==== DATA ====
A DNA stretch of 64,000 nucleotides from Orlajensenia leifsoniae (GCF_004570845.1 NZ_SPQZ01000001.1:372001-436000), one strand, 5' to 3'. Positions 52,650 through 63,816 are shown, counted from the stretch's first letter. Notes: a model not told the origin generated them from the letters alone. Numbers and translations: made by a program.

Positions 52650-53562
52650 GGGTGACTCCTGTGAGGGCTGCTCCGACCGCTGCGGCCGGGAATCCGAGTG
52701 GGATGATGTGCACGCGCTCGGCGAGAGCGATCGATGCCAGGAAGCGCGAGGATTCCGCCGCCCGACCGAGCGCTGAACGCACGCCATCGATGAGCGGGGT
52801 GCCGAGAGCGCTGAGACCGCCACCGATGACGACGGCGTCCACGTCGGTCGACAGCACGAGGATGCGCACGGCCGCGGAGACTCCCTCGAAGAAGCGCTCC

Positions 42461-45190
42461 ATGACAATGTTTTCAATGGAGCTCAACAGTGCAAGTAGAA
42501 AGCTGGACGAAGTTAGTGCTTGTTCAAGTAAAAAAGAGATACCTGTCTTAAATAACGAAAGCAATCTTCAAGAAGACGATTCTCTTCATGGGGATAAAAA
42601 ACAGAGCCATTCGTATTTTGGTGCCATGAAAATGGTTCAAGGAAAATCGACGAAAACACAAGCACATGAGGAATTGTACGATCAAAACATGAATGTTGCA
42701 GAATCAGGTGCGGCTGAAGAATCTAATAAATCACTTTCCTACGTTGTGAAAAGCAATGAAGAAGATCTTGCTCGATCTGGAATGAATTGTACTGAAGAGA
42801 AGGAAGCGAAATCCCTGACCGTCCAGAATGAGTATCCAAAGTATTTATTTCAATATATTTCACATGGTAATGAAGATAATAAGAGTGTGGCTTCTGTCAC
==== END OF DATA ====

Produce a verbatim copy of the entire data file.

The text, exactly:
A DNA stretch of 64,000 nucleotides from Orlajensenia leifsoniae (GCF_004570845.1 NZ_SPQZ01000001.1:372001-436000), one strand, 5' to 3'. Positions 52,650 through 63,816 are shown, counted from the stretch's first letter. Notes: a model not told the origin generated them from the letters alone. Numbers and translations: made by a program.

Positions 52650-53562
52650 GGGTGACTCCTGTGAGGGCTGCTCCGACCGCTGCGGCCGGGAATCCGAGTG
52701 GGATGATGTGCACGCGCTCGGCGAGAGCGATCGATGCCAGGAAGCGCGAGGATTCCGCCGCCCGACCGAGCGCTGAACGCACGCCATCGATGAGCGGGGT
52801 GCCGAGAGCGCTGAGACCGCCACCGATGACGACGGCGTCCACGTCGGTCGACAGCACGAGGATGCGCACGGCCGCGGAGACTCCCTCGAAGAAGCGCTCC

Positions 42461-45190
42461 ATGACAATGTTTTCAATGGAGCTCAACAGTGCAAGTAGAA
42501 AGCTGGACGAAGTTAGTGCTTGTTCAAGTAAAAAAGAGATACCTGTCTTAAATAACGAAAGCAATCTTCAAGAAGACGATTCTCTTCATGGGGATAAAAA
42601 ACAGAGCCATTCGTATTTTGGTGCCATGAAAATGGTTCAAGGAAAATCGACGAAAACACAAGCACATGAGGAATTGTACGATCAAAACATGAATGTTGCA
42701 GAATCAGGTGCGGCTGAAGAATCTAATAAATCACTTTCCTACGTTGTGAAAAGCAATGAAGAAGATCTTGCTCGATCTGGAATGAATTGTACTGAAGAGA
42801 AGGAAGCGAAATCCCTGACCGTCCAGAATGAGTATCCAAAGTATTTATTTCAATATATTTCACATGGTAATGAAGATAATAAGAGTGTGGCTTCTGTCAC